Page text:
• Hold on to your outstretched foot or leg or place your hands on the floor.
  • Remain in this pose for 1–2 minutes.
  • Switch your legs to stretch the other side.

3. Cat-Cow (Bitilasana Marjaryasana)

Cat-Cow may seem like a funny name for a yoga pose, but its benefits are anything but. This purr-fect pose helps improve your mobility and boost flexibility in your neck, shoulders, spine, and core.

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Try it out:

  • Start on all fours, with wrists directly beneath shoulders and knees directly below hips.
  • With your weight balanced evenly across your body, breathe in and let your belly drop toward the floor. Let tailbone, chest, and chin rise as belly moves downward.
  • Breathe out and press into your hands as you round your spine upward. Tuck chin into chest as spine rises.
  • Continue for 1 minute.

4. Bow Pose (Dhanurasana)

We spend a lot of time sitting (in front of our computers, during our daily commutes, or while watching our current fave TV show), and this pose is great for stretching the muscles we use when seated. It helps increase the flexibility of the muscles in your core, glutes, back, chest, and legs.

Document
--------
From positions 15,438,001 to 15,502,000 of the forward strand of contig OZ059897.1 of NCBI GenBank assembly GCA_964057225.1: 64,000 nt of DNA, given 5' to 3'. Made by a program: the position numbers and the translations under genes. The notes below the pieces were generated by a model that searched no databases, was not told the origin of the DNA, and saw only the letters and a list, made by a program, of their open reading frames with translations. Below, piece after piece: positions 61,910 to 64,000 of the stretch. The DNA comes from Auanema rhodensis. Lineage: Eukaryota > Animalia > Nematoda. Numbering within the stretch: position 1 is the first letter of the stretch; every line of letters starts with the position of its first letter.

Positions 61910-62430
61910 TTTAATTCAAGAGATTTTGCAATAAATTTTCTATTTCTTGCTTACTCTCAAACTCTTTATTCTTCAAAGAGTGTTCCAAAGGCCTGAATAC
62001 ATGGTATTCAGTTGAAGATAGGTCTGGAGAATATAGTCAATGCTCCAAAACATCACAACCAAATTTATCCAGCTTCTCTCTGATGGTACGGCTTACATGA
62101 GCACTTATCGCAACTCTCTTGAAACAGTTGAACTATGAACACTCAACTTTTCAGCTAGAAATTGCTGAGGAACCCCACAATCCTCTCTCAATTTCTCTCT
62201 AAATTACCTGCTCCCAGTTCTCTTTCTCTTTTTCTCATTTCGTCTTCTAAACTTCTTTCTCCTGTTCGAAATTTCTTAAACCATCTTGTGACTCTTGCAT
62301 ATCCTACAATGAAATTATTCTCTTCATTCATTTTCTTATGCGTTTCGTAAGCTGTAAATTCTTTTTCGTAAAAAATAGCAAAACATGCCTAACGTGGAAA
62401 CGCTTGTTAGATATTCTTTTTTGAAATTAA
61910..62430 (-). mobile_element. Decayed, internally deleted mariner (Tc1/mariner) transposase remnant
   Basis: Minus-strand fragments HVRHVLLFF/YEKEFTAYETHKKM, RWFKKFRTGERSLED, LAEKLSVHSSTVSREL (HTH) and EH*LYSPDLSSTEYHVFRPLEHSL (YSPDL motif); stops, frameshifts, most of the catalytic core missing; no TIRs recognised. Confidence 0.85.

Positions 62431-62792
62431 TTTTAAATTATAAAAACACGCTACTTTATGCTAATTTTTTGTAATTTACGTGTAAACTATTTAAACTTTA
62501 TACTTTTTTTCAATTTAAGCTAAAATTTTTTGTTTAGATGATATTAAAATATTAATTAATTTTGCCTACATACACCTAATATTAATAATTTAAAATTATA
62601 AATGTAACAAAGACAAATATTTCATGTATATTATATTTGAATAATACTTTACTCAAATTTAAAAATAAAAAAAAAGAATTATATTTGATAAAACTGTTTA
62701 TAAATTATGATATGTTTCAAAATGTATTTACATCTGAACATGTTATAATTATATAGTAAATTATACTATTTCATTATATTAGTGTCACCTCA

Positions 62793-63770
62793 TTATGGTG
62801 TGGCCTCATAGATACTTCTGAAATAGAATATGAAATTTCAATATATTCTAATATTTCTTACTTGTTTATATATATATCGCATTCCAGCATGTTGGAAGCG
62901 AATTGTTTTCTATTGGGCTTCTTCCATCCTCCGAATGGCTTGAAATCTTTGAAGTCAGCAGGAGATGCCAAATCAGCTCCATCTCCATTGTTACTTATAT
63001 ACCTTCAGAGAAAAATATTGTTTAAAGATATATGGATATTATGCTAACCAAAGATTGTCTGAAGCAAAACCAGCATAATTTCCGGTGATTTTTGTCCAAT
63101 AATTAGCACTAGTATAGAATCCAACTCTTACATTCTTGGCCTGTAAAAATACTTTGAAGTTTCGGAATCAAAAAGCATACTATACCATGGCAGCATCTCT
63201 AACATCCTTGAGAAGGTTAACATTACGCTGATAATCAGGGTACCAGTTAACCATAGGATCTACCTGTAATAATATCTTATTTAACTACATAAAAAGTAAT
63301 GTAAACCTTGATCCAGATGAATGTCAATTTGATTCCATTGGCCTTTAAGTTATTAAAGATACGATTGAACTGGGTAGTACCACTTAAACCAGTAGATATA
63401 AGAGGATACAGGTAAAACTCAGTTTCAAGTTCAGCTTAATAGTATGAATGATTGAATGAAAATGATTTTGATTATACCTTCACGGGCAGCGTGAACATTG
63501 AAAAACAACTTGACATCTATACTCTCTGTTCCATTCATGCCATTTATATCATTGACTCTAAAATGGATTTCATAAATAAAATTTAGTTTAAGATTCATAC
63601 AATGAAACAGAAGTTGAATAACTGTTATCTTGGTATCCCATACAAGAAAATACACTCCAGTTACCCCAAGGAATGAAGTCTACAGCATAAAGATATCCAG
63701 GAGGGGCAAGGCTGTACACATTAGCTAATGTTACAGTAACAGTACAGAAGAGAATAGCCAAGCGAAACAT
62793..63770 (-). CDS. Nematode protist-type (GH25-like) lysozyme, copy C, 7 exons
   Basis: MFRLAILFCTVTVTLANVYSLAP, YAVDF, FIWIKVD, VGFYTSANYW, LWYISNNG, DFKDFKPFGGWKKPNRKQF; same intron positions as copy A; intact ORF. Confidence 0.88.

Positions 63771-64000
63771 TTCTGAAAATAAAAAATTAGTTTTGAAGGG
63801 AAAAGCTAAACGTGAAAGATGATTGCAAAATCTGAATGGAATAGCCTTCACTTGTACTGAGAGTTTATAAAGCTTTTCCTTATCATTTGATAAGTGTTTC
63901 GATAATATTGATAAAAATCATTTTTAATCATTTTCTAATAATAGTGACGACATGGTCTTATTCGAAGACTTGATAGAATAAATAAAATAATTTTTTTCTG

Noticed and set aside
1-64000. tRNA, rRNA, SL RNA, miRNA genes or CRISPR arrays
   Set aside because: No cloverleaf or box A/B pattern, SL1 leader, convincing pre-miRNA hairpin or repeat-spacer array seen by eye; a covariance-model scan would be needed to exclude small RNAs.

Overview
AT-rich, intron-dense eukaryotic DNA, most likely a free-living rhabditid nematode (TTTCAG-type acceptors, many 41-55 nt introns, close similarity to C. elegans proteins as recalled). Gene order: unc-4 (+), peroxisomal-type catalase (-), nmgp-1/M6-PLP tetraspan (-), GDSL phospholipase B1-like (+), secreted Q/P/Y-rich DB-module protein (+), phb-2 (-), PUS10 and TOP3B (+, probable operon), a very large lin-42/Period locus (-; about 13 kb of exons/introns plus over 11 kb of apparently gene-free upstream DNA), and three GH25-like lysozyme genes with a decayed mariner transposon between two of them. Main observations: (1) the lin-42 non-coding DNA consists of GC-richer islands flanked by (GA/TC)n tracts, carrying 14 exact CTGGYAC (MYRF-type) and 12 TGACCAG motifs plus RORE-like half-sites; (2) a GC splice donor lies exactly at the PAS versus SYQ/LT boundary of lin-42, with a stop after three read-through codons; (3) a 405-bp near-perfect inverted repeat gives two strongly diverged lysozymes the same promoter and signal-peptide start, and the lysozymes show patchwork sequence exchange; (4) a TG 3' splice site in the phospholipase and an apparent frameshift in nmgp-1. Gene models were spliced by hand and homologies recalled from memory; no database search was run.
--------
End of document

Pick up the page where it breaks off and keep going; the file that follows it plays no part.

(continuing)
This is an intermediate pose, and you should skip it if you have any neck, shoulder, or back pain.

Try it out:

  • Lie facedown and place your arms alongside your body.
  • Bend knees so your feet float up. Hold the outsides of your ankles with your hands.
  • Try to lift chest and shoulders off the floor, keeping head facing forward. (It’s A-OK if you can’t do this part — do only what’s comfortable for your body!)
  • Take long, deep breaths and hold for up to 30 seconds.
  • Release and repeat 1 or 2 times.

5. Low Lunge (Anjaneyasana)

Looking for a pose that can help open your hips, build muscle strength, and lengthen your spine? Look no further than the low lunge! This floor pose is perfect for any level and may even help relieve sciatica pain.

Try it out: